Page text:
June 2006 – CDC recommends routine HIV testing in health care settings for all adults, aged 13-64.
2007 – CDC launches its expanded HIV testing initiative to increase HIV testing opportunities, primarily among African Americans.
2008 – New HIV incidence estimates show the number of new infections among African Americans, though unacceptably high, has remained stable for more than a decade.*
2008 – The Black AIDS Institute reports that if Black America were its own country it would rank 16th in the world in terms of number of people with HIV–ahead of Ethiopia, Botswana and Haiti.
2008 – Data show that 1 in 16 Black men will diagnosed with HIV in their lifetime, as will 1 in 32 black women.
April 2009 – The White House partners with CDC to launch Act Against AIDS, the first national HIV awareness campaign in two decades, and the Act Against AIDS Leadership Initiative – a partnership of leading black organizations working together to fight HIV in their communities.
April 2009 – At the White House unveiling of the Act Against AIDS campaign, civil rights pioneer Dorothy Height urges African Americans to “talk about HIV, as we talk about jobs, as we talk about housing, as we talk about civil rights.”
July 2010 – Obama Administration releases first National HIV/AIDS strategy for the United States which calls on the nation to focus HIV prevention efforts on those at greatest risk, including African Americans.
November 2010 – NIH announces the results of its iPrEx trial, which shows that giving a once-daily pill containing drugs used to treat HIV to HIV-negative, high-risk men who have sex with men (MSM) re- duces their risk of acquiring HIV by 44%.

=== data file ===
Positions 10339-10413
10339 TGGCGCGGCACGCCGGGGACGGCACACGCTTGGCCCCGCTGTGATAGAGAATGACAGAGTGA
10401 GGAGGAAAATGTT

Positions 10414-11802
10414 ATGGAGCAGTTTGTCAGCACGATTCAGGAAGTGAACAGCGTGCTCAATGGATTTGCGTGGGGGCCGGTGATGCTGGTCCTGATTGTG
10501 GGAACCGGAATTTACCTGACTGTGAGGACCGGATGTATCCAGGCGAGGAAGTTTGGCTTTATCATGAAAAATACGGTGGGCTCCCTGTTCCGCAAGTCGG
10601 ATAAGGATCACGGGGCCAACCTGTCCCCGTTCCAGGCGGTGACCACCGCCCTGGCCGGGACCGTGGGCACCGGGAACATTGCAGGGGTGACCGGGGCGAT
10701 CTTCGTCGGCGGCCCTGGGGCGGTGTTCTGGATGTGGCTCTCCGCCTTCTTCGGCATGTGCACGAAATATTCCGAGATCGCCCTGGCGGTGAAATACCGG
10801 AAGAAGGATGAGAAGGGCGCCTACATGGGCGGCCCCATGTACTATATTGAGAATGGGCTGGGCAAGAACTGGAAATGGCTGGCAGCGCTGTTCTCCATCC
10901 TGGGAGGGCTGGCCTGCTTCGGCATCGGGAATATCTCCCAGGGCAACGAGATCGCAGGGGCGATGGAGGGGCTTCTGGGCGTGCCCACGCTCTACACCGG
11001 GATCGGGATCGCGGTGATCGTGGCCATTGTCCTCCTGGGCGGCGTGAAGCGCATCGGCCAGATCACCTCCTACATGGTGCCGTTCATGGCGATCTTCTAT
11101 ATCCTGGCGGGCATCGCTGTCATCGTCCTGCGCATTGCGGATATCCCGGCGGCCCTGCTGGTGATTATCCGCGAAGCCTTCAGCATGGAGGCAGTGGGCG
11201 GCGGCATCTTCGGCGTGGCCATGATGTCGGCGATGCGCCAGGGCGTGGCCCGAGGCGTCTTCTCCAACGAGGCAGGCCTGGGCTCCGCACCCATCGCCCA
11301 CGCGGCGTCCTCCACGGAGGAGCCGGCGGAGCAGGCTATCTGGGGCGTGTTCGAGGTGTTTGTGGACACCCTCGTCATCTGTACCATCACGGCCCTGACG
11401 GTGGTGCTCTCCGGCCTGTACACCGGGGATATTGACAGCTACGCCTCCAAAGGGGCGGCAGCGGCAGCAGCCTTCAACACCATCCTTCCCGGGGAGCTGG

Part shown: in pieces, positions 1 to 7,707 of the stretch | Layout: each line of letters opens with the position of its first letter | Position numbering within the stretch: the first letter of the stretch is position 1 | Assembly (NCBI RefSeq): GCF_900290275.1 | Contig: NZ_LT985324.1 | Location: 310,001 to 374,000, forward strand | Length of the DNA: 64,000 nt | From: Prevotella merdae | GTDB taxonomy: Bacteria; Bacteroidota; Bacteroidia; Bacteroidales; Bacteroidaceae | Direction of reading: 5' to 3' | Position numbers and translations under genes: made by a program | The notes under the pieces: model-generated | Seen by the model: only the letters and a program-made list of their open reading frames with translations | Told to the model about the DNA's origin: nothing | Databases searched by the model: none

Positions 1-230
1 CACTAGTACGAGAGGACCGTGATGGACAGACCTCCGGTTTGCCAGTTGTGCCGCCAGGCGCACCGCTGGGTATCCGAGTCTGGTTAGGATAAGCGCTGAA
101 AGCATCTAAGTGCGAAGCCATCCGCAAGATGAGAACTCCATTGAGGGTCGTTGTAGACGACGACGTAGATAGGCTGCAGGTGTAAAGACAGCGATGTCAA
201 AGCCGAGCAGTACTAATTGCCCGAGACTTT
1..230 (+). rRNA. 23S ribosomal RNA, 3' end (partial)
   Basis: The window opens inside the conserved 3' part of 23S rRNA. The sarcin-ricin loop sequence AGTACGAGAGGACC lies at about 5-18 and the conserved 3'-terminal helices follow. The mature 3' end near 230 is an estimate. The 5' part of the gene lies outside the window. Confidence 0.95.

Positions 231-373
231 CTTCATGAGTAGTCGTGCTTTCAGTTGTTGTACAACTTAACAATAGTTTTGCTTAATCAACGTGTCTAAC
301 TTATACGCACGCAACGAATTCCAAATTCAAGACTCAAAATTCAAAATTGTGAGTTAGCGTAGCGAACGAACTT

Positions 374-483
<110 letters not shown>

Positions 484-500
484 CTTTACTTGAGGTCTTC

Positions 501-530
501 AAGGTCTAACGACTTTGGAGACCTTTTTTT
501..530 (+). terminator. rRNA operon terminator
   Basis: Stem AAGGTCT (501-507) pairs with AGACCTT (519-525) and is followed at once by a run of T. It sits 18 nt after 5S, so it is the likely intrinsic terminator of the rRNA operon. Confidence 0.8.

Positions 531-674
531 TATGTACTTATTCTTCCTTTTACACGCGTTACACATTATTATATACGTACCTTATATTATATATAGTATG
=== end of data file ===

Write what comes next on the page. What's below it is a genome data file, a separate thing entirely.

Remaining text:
2011– NIH publishes the results of the HPTN 052 study which shows that taking antiretroviral drugs at the onset of HIV leads to a dramatic reduction in HIV transmission to an uninfected heterosexual partner.
June 2012 – Washington, DC, Department of Health releases a study showing a drop in the overall number of new AIDS cases in the District over four years and improvements in getting infected people into care quickly. But the progress is uneven: HIV infection rate for heterosexual African-American women in the District’s poorest neighborhoods nearly doubled in two years, from 6.3% to 12.1%.
July 2013- President Obama issues an Executive Order directing federal agencies to prioritize supporting the HIV care continuum as a means of implementing the National HIV/AIDS Strategy. The HIV Care Continuum Initiative aims to accelerate efforts to improve the percentage of people living with HIV who move from testing to treatment and—ultimately—to viral suppression.
November 2013- President Obama signs the HIV Organ Policy Equity (HOPE) Act, which will allow people living with HIV to receive organs from other infected donors. The HOPE Act has the potential to save the lives of about 1,000 HIV-infected patients with liver and kidney failure annually.
March 2014 – Douglas Brooks is appointed as the new Director of the White House Office of National AIDS Policy (ONAP). He is the first African American and the first HIV-positive person to hold the position.